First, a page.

and peace while considering an
application under section 321 of the
Code of Criminal Procedure. It was
further held in that case that the court's
duty is not to reappreciate the grounds
which led the Public Prosecutor to
request withdrawal from the
prosecution but to consider whether the
Public Prosecutor applied his mind as a
free agent, uninfluenced by irrelevant
and extraneous considerations. The
court has a special duty in this regard
as it is the ultimate repository of
legislative confidence in granting or
withholding its consent to withdrawal
from the prosecution. In the case of
State of Orissa Vs. Chandrika
Mohapatra and others (1976) 4 SCC
250 , the Apex Court propounded the
principles that the ultimate guiding
consideration must always be the
interest of administration of justice and
that is touch stone on which the
question must be determined. However,
the Apex Court further opined that no
hard and fast rule can be laid down nor
can any categories of cases be defined
in which consent should be granted or
refused. It must ultimately depend on
the facts and circumstances of each case
in the light of what is necessary in order
to promote the ends of justice, because
the objective of every judicial process
must be the attainment of justice.

456 INDIAN LAW REPORTS ALLAHABAD SERIES [2011
7. In the case of Rahul Agarwal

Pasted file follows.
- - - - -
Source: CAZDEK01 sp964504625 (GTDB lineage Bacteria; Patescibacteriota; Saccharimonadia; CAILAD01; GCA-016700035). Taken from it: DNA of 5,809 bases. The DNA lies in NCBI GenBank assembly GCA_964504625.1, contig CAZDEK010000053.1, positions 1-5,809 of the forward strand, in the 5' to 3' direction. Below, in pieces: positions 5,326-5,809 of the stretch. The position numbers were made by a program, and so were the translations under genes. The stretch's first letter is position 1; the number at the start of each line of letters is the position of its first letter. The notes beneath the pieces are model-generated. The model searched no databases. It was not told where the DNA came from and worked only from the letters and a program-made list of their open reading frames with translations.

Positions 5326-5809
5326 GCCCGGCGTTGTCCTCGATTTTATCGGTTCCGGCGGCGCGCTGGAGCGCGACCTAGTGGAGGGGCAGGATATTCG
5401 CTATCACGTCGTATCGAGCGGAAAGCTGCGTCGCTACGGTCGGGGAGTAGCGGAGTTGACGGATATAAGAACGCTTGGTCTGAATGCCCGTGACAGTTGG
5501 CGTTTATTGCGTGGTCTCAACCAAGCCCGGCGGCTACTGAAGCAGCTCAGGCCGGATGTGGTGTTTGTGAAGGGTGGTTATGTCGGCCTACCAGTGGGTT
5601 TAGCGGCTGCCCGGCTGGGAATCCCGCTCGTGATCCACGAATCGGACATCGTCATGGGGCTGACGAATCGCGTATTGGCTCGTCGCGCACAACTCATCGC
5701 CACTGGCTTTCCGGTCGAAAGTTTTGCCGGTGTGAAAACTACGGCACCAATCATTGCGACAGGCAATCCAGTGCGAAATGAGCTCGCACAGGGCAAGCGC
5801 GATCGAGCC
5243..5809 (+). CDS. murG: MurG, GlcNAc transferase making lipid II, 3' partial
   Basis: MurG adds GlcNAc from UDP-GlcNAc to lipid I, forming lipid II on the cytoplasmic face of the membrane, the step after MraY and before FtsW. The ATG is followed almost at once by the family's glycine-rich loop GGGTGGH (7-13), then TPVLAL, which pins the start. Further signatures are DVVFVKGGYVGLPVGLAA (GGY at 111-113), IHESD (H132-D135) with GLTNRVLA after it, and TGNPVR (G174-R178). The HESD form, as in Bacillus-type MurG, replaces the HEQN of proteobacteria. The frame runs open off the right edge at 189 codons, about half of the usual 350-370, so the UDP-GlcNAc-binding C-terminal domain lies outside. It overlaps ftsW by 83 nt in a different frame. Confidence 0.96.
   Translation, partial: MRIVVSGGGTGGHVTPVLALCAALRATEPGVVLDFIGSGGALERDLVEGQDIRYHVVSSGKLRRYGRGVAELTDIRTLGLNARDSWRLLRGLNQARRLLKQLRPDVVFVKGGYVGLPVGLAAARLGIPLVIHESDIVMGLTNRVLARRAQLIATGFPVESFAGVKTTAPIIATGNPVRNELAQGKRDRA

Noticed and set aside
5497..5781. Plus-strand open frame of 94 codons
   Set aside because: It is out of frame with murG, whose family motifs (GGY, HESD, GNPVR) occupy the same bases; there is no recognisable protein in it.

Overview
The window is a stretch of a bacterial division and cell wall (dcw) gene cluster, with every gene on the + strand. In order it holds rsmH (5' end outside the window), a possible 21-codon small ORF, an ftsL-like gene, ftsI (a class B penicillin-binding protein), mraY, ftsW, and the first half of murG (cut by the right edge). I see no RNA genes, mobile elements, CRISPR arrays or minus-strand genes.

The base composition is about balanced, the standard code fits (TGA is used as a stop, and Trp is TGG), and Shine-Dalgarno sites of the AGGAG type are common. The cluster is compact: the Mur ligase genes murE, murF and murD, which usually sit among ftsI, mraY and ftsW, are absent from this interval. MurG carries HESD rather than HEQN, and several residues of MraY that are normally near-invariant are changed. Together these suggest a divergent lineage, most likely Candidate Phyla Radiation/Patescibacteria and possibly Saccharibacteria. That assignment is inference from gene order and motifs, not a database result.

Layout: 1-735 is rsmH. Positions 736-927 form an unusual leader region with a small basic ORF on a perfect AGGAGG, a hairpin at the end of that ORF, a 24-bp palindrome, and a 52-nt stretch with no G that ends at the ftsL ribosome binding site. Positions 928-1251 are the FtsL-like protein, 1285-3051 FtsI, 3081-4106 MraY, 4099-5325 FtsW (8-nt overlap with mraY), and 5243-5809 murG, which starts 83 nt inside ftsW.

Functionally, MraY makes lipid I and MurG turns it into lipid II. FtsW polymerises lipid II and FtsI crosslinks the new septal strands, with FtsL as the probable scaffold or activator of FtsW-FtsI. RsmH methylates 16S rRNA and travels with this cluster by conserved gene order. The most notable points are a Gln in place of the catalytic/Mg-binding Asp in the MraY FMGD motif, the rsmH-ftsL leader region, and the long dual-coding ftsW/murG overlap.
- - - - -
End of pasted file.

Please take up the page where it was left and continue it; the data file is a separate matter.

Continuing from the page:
Vs. Rakesh Jain and another, 2005
(51) ACC 724 (SC) the Apex Court
reiterated the aforesaid principles and
held:

"From these decisions, as well as
other decisions on the same question,
the law is very clear that the withdrawal
of prosecution can be allowed only in
the interest of justice. Even if the
Government directs the Public
Prosecutor to withdraw the prosecution
and an application is filed to that effect,
the Court must consider all relevant
circumstances and find out whether the
withdrawal of prosecution would
advance the cause of justice. If the case
is likely to end in an acquittal and the
continuance of the case is only causing
severe harassment to the accused, the
Court may permit withdrawal of the
prosecution is likely to bury the dispute
and bring about harmony between the
parties and it would be in the best
interest of justice, the Court may allow
the withdrawal of prosecution. The
discretion under section 321, Code of
Criminal Procedure is to be carefully
exercised by the Court having due
regard to all the relevant facts and shall
not be exercised to stifle the prosecution
which is being done at the instance of
the aggrieved parties or the State for
redressing their grievance".

8. The learned Magistrate seems to
have passed the impugned order in a
slipshod manner without considering the
relevant facts of the case and guided
himself on the basis of gravity of the
crime and held that it was not in public
interest to allow the prayer for
withdrawal from prosecution. The
gravity of the crime cannot be said to be
the sole guiding factor for deciding the
petition under section 321 of the Code
of Criminal Procedure. The learned
Magistrate should have taken into
account other relevant factors such as
the old age of the applicant, his criminal